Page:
Desperate families ‘exploited’ by drug and alcohol detox operators
Irene Callus was desperate.
After two decades, her daughter was still addicted to heroin – and now she was worried that she might finally lose her.
“She’s my daughter and I love her so much,” Ms Callus said.
“I would do anything to help her – anything.”
Now a full-time carer for her daughter’s three children, the Keilor East grandmother had been slowly saving money over the years, in the hope that she could eventually pay for her daughter’s private withdrawal treatment.
“I’m always looking on the internet for detox and rehabs,” she said. “But they all want a lot of money, like $30,000 or $50,000.”
Then she came across Robert Frank Mittiga, an Adelaide drug addiction counsellor who said he could fly to Melbourne almost immediately and help her daughter at a much cheaper rate.
Over almost three weeks in early 2017, Ms Callus said she paid him $4000. But when he left Melbourne in March, she said her daughter was worse than before.
Ms Callus said Mr Mittiga often asked her and her family for money for fuel and cigarettes, and when she gave him the last $800 to fly back to Adelaide it was only because she wanted him to leave.
“My daughter said she told him all her feelings, and he didn’t help her at all. He was never there,” she said.
Mr Mittiga was this week convicted in Broadmeadows Magistrates Court of providing counselling services in Victoria in breach of a ban.
He was ordered to pay back the money Ms Callus had spent on his services, and fined $10,000 plus legal costs.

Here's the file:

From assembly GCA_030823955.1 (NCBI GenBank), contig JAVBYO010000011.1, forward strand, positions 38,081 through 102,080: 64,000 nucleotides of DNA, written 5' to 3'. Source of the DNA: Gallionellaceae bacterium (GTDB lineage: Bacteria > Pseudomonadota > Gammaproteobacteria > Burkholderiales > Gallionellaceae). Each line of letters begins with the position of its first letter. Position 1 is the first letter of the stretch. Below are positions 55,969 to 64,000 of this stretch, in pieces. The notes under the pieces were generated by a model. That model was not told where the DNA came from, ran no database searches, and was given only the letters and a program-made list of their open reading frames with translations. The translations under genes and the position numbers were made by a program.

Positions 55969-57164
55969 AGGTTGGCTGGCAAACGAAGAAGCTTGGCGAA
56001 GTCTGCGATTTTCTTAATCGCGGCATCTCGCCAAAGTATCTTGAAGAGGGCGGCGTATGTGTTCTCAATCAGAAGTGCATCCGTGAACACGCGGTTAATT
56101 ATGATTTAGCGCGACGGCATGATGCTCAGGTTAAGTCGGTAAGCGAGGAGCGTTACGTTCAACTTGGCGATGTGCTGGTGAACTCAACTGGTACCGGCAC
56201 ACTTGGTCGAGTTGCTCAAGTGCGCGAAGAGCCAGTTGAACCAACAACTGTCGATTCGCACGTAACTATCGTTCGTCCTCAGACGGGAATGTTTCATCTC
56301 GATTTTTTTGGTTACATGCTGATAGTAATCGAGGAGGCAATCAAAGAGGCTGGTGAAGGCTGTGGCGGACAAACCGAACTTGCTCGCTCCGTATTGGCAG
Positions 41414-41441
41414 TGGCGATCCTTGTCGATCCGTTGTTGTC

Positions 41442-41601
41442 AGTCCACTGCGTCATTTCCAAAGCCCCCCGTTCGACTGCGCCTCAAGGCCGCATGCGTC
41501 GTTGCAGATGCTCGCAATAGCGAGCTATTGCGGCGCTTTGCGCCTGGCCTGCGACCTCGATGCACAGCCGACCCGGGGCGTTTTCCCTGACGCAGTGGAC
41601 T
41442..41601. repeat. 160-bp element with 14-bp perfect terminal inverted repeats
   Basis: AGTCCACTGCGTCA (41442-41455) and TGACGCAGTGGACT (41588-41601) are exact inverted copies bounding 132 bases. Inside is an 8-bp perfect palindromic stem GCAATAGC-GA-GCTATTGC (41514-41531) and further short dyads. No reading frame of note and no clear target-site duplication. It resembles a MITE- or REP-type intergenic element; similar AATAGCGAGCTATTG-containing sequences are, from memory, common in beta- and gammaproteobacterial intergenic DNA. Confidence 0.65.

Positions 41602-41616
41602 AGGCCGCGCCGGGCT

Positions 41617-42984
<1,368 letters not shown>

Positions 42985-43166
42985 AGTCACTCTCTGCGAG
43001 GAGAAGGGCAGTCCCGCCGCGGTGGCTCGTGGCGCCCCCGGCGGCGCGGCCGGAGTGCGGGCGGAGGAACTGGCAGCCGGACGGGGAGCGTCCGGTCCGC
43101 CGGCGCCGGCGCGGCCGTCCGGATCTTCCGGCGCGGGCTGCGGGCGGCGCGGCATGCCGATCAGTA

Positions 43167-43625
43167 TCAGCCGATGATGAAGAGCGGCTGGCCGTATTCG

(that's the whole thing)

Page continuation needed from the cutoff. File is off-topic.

In 2015 the former gambling counsellor to AFL stars was barred from providing any health service after South Australia’s Health and Community Services Complaints Commissioner found he had “at times failed to provide addiction counselling and rehabilitation services in a safe and ethical manner”.
Under new laws that ban can also apply in Victoria, and he was prosecuted by the state’s Health Complaints Commissioner.
But Mr Mittiga told The Sunday Age he was not aware of the law at the time and would be “vigorously appealing” the conviction.
He said that he had tried to help Ms Callus’ daughter, but she had not done what he suggested.
“You can try to help people, but if they don’t accept the help, you can’t blame the helper.”
Mr Mittiga is still advertising his services and said he continued to accept work in other states where the ban did not apply, though he did not have any current clients.
The conviction comes as Victoria’s Health Complaints Commissioner, Karen Cusack, launches a major investigation into the unregulated private drug and alcohol sector, which will focus on two main providers.
Ms Cusack said she was concerned about exploitative billing practices where family members were paying up to $30,000 for treatments, only to have their loved ones “exited” from the program shortly afterwards.
“Families are in a desperate situation to get their loved one help, and because they often have to resort to the privately funded provider, they’re almost forced to pay whatever they’re asking,” Ms Cusack said. “It is an area of concern.”
The Victorian Alcohol and Drug Association executive officer Sam Biondo said although there were many good providers, there was also “unconscionable” activity occurring in the private rehab sector – with people being misled about treatments and success rates.
He said he knew of family members borrowing money or digging into their superannuation to get help for their loved ones.
“Certainly there is a lot of profit to be made off vulnerable people,” he said.
Mr Biondo said these issues were partly linked to people being forced to wait weeks or months for access to public rehab beds.
“The state government has over the last two years very substantially increased investment in the drug and alcohol system in Victoria, however this is off a very low base and both the federal and state authorities need to invest much more,” he said.
The commissioner’s investigation into private drug and alcohol services will continue into 2019.